Ginni Thomas's insistence that Anita Hill apologize is an apt metaphor for the long history of blaming black women for social ills.
Predictable Democratic losses in November aren't what we should fear. The real danger is in a political environment unable to build even the most tenuous bridges across partisan divides.
Speech is not the only, or even the most powerful, conduit of racial liberation—or racial oppression.
When we reduce the devastating hurricane to fiction—even really good fiction—we risk making it little more than a trope.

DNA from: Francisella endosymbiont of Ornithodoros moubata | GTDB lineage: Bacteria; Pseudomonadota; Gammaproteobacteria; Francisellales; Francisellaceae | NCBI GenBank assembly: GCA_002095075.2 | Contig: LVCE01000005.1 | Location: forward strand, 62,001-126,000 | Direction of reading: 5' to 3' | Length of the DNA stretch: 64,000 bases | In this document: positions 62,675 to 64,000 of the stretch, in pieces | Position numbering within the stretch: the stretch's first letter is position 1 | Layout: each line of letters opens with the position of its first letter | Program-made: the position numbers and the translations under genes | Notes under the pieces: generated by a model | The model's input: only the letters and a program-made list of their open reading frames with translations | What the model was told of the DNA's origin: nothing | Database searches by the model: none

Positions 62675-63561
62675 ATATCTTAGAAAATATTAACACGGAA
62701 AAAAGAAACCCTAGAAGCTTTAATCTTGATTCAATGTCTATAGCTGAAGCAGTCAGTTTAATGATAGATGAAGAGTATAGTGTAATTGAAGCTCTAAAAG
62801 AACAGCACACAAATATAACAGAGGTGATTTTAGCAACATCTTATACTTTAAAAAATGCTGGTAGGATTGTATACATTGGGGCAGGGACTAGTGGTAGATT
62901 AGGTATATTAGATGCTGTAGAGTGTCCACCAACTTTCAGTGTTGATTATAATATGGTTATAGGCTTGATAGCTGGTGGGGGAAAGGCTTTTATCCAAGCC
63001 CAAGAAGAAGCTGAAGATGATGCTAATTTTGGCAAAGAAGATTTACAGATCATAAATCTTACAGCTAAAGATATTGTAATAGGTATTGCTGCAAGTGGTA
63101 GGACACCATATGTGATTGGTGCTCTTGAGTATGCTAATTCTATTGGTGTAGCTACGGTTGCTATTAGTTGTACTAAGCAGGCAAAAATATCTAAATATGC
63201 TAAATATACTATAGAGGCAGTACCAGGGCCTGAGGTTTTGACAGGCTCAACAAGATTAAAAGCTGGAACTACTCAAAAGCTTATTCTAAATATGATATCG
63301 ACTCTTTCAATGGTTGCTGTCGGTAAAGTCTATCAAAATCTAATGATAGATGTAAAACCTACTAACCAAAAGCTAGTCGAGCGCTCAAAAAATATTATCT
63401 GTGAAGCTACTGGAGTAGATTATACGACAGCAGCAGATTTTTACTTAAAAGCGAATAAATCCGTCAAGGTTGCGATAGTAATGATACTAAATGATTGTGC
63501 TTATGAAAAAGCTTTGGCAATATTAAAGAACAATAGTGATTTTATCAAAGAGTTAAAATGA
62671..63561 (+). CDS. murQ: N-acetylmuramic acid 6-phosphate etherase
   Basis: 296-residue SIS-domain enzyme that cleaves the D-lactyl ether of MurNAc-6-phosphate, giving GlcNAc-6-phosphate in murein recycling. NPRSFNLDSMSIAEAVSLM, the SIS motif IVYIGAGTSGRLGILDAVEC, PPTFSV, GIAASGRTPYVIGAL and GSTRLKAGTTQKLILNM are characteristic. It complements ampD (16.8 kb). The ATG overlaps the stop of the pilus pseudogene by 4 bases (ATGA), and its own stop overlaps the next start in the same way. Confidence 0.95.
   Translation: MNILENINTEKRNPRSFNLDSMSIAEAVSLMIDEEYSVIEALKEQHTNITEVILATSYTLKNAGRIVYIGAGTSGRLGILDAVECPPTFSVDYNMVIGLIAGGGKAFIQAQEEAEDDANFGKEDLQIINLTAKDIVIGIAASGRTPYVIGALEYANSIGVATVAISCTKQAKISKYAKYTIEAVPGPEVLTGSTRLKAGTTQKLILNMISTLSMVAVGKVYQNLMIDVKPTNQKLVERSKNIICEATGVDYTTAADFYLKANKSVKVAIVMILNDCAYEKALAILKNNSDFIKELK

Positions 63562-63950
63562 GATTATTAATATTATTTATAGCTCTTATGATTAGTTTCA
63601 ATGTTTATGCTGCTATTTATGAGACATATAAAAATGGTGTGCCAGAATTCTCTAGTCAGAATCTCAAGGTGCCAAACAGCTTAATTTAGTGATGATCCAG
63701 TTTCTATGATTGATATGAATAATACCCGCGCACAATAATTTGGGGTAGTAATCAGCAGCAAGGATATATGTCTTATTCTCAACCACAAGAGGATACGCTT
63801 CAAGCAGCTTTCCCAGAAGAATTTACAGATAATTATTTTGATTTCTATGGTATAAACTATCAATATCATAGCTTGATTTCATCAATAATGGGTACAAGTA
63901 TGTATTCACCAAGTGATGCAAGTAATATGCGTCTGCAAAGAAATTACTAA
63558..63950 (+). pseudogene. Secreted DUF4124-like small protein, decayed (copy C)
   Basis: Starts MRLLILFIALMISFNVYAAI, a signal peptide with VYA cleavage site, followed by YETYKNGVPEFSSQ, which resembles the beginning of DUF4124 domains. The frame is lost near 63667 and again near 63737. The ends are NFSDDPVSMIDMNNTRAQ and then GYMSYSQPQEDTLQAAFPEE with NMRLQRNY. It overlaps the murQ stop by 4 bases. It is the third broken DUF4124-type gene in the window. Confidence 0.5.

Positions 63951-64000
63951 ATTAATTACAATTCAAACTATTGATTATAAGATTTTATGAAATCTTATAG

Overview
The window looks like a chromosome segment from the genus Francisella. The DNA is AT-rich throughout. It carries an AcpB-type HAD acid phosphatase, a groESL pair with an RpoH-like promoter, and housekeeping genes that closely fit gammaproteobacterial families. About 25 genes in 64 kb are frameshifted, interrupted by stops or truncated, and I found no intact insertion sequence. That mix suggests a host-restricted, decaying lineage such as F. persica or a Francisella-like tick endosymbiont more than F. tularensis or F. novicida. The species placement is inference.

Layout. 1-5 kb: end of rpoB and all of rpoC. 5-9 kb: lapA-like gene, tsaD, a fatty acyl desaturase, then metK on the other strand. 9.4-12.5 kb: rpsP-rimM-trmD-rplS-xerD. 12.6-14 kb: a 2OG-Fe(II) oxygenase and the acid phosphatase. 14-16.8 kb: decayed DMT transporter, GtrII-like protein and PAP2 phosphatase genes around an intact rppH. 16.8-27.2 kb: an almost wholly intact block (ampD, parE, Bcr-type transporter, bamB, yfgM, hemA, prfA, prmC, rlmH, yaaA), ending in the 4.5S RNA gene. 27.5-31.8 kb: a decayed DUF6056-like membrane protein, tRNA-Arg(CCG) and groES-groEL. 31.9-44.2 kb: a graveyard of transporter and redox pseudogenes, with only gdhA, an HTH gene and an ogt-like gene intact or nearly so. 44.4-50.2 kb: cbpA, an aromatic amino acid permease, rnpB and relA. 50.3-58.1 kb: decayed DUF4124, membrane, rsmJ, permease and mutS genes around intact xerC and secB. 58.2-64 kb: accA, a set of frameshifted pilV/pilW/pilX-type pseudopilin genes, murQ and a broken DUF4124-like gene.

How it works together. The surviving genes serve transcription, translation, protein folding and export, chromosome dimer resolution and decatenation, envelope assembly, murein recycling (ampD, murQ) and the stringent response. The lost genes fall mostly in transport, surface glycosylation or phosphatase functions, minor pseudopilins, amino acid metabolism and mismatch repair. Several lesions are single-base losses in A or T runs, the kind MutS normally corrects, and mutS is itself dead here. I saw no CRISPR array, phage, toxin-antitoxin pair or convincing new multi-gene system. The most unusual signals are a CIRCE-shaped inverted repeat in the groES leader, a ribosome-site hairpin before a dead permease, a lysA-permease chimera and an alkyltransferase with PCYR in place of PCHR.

Despite conservative attempts to whitewash what they learn in school, young Americans are a diverse and tolerant bunch—and they know it.
Those who most strongly believe that the world is fair are most likely to reconcile their distress about unearned suffering by blaming the victims.
The first black president has created a definitional crisis for whiteness.
African-American children face threats to their survival, and African-American women are confronted with challenges to their capacity to parent healthy children. But shaming misinformation campaigns do nothing to address these problems.